How does credit scoring work?
We consider information provided by customers and information obtained from credit reporting agencies via a credit report. The credit scoring system allocates points for each item of relevant information. These are then added up to arrive at a credit score.
This credit score summarises information held on your credit report, information on your application or information from other accounts that you hold (or have held) with us.
Credit scoring calculates the level of risk for each application and the applicant's ability to afford the repayments. If the level of risk exceeds the accepted tolerance, then the credit is considered unaffordable, and we are unable to risk granting credit.
Additionally, there can be other specific policy rules that determine whether a financial organisation will lend. Lenders have different lending policies and scoring systems, and so an application may be assessed differently by different lenders. This means that one lender may accept your application, but another may not.
How do credit reports work and what is a credit check?
Whenever you apply for a loan, hire purchase, credit card, store card or line of credit lenders will look at your credit report to understand your credit health and debt. You’ll have a credit check run on you by the organisation you’re asking to lend you money. Applicants need to give permission for a credit check, which is carried out by a credit reporting agency.
A credit check generates a report that includes information like your history of paying bills and repaying debt. This gives credit providers an idea of how likely you are to repay money they might lend you. When a credit check is completed, the lender requesting it is also added to the applicant’s credit enquiries.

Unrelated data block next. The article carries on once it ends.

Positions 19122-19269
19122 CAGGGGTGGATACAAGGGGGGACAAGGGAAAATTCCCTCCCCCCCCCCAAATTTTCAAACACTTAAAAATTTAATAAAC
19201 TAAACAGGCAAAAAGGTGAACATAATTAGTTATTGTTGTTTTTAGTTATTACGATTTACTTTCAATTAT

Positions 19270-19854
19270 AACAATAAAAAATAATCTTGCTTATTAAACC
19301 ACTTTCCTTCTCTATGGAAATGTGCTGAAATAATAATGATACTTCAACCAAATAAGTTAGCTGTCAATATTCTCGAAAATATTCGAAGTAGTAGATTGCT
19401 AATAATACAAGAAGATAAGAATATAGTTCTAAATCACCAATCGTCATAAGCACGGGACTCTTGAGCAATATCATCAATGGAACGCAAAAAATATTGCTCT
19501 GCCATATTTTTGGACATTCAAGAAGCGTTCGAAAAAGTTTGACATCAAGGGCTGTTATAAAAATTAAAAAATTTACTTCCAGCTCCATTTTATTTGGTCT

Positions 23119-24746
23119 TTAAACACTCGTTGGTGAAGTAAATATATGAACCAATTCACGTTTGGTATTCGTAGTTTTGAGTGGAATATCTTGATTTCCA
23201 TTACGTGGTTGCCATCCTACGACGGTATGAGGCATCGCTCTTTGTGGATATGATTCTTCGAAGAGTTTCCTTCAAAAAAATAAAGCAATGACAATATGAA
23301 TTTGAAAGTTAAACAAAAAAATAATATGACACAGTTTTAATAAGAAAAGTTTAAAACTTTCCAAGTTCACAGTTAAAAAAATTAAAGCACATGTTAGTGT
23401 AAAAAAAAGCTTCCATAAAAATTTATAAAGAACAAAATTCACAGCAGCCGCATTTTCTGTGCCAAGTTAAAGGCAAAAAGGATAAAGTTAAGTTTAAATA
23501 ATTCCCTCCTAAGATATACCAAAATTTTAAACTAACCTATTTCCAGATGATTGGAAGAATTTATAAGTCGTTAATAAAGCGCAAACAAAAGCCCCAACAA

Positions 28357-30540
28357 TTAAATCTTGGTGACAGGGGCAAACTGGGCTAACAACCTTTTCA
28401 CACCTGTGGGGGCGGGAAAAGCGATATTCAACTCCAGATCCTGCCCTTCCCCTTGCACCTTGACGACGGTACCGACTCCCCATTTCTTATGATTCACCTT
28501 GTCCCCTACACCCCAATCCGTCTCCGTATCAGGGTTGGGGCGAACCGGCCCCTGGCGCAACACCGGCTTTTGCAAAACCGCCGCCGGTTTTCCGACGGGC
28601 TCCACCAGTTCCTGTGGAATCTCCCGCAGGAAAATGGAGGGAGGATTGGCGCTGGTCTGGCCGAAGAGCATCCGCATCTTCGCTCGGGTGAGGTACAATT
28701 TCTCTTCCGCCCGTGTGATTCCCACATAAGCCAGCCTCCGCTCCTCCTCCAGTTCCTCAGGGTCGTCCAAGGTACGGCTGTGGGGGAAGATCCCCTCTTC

Information from utility providers (e.g., electricity, internet, gas etc) appear on your credit report, so it's important to make all payments by their due date. Late bill payments, defaulting on a loan or credit card are also likely to appear on your credit report. It can include details about your:
- credit cards
- motor and personal loans
- repayment history for your utilities
- hire purchases
- arranged overdrafts
The status of your credit history is important as it can affect your ability to borrow money. Your personal and financial information is covered by the New Zealand Privacy Act. You can find out more on the Privacy Commissioner’s website.
What is comprehensive credit reporting?
Your credit report doesn’t just keep track of financial hardship or late payments, it can also show the repayment history on any open accounts.
Latitude participates in comprehensive credit reporting. This means we report on the type and amount of credit you’ve received and how your repayments are going. This includes positive reporting rather than just negative. It provides a clearer picture of your finances and shows if you've recovered from credit difficulties in the past.
How do I check my credit report?
For a free copy of your credit report and credit rating contact the below credit reporting agencies. Different agencies can hold different information so you may have a credit report with more than one agency:
When you get your credit report, check that the loans and debt listed are yours and details like your name and date of birth are correct. If something looks wrong or out of date, contact the credit reporting agency and ask them to fix it. This is a free service.
How do I improve my credit rating?
Here are some ways you can get your credit rating back on track:
- Pay your bills and loans by the payment due date.
- If you’ve missed some payments in the past, start making regular payments. A pattern of regular payments will start to show a picture of positive financial behaviour.
- Check your credit report and dispute any errors.
- A large number of credit applications could be bad thing. If you apply for several credit cards or loans at once or over a short period of time, it could look like you’re experiencing some financial difficulty.
Related Article: Will Hardship Care have an impact on my credit rating?